During a recent fundraiser, President Obama told an audience that he and the Democrats don’t want to tax all business out of business. He also said he doesn’t believe in “top down” government.
The President made these comments at a private residence in Palo Alto, California during a Democratic Senatorial campaign fundraiser in the first week of June.
“I know that there are a few Republicans here in the audience,” he said to those gathered. “If you talk to us, it turns out, you know, we’re pretty common-sense folks.”
“We don’t think government can do everything. We don’t think that top-down solutions are the right way to go. We believe in the free market. We believe in a light touch when it comes to regulations. We don’t want to tax all businesses out of business. But we do think that there’s a role to play for government.”
Barack Obama has made this claim many times on the hustings, but his actions have often been at odds with this campaign rhetoric.
For instance, in 2007 Obama ran for the White House promising that electric rates would “necessarily skyrocket” because of the stringent new pollution regulations–such as cap and trade–he planned to implement. After he took office that pledge of higher electric rates came to fruition.
Not only that, but due to his use of the EPA to push his policies power plants across the country began to shut down due to an avalanche of regulations they couldn’t possibly meet.
At the early June fundraiser Obama may have claimed he wanted a “light touch” with regulations, but he most certainly has not made good on that claim as president.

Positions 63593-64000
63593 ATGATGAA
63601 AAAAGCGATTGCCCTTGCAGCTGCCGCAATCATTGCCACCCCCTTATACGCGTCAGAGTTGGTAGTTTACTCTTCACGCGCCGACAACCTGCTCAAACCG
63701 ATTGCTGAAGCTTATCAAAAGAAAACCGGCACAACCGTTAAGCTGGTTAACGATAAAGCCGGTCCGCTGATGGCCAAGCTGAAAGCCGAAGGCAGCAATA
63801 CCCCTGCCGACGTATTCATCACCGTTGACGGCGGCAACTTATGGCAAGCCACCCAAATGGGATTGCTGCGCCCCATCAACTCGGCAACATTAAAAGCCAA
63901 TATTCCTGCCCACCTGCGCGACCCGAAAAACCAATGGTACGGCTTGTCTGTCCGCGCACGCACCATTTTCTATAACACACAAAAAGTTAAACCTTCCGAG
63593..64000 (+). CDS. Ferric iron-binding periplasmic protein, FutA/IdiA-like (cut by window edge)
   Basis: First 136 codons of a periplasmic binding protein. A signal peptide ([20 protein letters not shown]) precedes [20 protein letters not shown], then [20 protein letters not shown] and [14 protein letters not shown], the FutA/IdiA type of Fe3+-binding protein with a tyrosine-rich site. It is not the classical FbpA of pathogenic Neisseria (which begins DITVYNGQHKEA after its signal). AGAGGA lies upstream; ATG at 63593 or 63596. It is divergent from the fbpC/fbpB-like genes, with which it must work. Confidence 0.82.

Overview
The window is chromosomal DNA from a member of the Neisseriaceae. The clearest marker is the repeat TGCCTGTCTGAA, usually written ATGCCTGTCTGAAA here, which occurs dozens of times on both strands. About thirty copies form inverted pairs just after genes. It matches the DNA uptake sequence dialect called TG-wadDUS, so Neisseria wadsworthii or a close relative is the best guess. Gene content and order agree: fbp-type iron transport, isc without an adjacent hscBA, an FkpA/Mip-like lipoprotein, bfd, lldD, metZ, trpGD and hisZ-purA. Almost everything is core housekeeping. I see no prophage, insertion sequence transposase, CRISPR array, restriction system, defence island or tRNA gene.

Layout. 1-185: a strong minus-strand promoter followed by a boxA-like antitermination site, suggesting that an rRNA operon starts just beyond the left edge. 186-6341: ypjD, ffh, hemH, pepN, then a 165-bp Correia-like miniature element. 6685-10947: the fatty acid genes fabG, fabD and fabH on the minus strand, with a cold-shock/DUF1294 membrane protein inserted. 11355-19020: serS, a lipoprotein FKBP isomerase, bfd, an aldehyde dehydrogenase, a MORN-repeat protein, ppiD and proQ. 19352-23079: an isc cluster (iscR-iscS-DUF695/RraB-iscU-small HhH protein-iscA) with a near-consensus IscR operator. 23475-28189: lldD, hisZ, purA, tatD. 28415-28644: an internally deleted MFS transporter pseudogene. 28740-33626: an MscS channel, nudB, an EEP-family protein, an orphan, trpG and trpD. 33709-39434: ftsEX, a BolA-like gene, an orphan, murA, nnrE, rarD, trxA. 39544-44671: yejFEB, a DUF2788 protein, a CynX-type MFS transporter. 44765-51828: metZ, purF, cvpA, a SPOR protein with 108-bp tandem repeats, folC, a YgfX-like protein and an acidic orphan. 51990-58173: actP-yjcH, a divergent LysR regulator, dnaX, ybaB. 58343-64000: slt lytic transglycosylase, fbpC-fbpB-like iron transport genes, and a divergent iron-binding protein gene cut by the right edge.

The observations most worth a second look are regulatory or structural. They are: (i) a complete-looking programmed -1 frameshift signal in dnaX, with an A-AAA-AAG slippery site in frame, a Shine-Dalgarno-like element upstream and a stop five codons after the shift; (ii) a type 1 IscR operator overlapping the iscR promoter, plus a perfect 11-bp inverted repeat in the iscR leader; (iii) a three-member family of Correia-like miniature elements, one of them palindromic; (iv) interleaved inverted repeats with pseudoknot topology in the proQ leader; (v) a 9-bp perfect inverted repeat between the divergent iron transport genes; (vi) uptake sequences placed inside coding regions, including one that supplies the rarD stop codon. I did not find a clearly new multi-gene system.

As the Heritage Foundation noted in May, Obama’s first term was a veritable flood of new regulations.
Heritage found that upwards to $70 billion in new regulatory costs have burdened the already delicate economy with 131 new major regulations being issued from Washington through Obama’s regulatory schemes.
Far from a “light touch,” Heritage found that only two rules in 2012 decreased burdens on the business sector.
In fact, these major regulatory changes serve as another refutation of the President’s fundraiser claims.
“We don’t think that top-down solutions are the right way to go,” Obama claimed at the Palo Alto fundraiser. But his administration has had a woeful penchant for implementing new regulations without even allowing opportunities for public comment.
Heritage discovered that the largest numbers of major rules that were issued without comment were issued in 2009 and 2010 (34 in each year), the first two years of the Obama Administration.